How Much Protein Do I Really Need?

Sara Dow is a ACE Certified Weight Management and Fitness Nutrition Specialist. She is also a ACE Certified Personal Trainer and Small Group Trainer at the Y. Twice a month, her blog posts will feature nutrition education, a healthy recipe she has tried and loves, and tips to help you achieve your health goals, as well as answers centered around a nutrition question from a Y member.

A question I am frequently asked is, how much protein do I really need?  As with most nutrition questions, the answer is — it depends!

The Institute of Medicine recommends 10-35% of total daily calories from protein to support optimum nutrition for a typical adult.  If you consume a 2000-calorie diet, this is 200-700 calories from protein or 60-175 grams per day.

Most Americans consume about 15% of their daily calories from protein.

This meets the minimum requirement but falls on the lower end of the optimum protein range. Protein intake at the higher end of the spectrum (25%-35% of total daily calories) may benefit some groups, including seniors, athletes, regular exercisers, and those with weight loss goals.

Seniors: Protein intake often declines with age, and 50% of women and 30% of men over the age of 65 falls short of the minimum protein recommendation. Protein is essential in this stage of life due to the progressive loss of skeletal muscle that occurs with age (sarcopenia). Research suggests adequate levels of high-quality protein, together with resistance training, can slow or even reverse the debilitating effects of sarcopenia and help maintain independence and quality of life.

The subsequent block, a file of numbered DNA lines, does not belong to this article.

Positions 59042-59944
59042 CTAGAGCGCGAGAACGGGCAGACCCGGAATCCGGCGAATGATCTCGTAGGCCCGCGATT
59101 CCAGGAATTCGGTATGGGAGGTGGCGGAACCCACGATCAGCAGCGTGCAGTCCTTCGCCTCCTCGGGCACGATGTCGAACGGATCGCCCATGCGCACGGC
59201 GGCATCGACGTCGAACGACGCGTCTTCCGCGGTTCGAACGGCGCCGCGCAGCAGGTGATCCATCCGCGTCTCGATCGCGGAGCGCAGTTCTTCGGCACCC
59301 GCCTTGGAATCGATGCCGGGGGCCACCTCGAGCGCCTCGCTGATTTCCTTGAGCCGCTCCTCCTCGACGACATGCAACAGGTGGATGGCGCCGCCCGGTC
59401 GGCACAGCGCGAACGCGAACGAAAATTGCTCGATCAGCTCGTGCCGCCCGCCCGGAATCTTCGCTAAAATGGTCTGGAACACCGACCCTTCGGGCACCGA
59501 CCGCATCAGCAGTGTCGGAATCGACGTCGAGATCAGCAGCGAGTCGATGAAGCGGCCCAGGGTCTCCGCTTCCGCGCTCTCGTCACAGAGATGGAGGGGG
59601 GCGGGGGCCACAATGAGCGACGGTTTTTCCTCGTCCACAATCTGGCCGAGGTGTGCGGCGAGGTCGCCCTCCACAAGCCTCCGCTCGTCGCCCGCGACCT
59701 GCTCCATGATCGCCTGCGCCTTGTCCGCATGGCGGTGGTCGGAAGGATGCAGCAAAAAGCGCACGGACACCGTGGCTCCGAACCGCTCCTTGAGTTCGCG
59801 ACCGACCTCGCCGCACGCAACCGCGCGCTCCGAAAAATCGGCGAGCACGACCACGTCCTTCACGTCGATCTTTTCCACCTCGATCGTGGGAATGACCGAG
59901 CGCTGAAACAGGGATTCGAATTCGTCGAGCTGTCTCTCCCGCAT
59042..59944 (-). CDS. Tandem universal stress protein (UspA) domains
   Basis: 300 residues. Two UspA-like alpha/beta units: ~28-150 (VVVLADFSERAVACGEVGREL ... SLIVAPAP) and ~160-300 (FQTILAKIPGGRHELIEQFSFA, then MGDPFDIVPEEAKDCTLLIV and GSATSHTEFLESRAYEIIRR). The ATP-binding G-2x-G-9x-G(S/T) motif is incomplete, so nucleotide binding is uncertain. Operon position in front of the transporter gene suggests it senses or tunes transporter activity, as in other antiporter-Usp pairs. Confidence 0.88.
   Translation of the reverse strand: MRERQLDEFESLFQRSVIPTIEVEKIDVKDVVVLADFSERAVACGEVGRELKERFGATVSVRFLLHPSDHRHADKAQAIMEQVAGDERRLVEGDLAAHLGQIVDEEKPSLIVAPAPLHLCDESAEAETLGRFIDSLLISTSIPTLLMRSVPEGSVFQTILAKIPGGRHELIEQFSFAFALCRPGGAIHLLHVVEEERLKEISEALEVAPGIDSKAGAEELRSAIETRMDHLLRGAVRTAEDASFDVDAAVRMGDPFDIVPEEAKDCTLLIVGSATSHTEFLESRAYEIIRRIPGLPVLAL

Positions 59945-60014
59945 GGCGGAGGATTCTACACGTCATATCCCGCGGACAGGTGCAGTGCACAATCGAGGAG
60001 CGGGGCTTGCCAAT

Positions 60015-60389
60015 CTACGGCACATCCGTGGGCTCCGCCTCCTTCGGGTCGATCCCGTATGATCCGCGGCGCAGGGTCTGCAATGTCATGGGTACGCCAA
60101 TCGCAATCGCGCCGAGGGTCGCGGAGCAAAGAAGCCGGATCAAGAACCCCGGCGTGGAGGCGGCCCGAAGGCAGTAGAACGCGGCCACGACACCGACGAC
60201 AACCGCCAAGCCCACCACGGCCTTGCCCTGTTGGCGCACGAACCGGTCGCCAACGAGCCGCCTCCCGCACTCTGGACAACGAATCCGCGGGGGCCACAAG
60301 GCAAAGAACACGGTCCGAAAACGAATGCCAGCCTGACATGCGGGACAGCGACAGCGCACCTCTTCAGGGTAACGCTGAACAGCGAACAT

Athletes: (including regular exercisers): The Academy of Dietetics and Nutrition and the American College of Sports Medicine suggest that regular exercisers and athletes have higher protein needs and advise 1.2 to 2.0g/kg (0.5 to 0.9g/lb) of protein per day.  This supports muscle tissue repair and synthesis and improves recovery and performance.  Athletes and regular exercisers may benefit from protein intake at the higher end of the range (25%-35% of total daily calories).

Weight loss:  As calorie intake decreases, the percentage of calories you need from protein increases. This helps to preserve muscle mass during weight loss.  Research suggests a high protein diet (defined as 25% protein or more) can help maintain lean muscle, steady blood glucose levels, and control brain signals for hunger.  Protein helps keep hunger at bay by enhancing satiety, or feeling full, and reducing the urge to snack between meals.

Food Sources: High-quality protein sources are widely available in the American diet.  Lean meat, poultry, fish, eggs, and dairy foods are excellent animal-based sources of high-quality protein. Quinoa, soybean, chia, and flax seed are excellent plant-based high-quality protein sources.  Beans, peas, tofu, nuts, seeds, and peanut butter are excellent protein sources.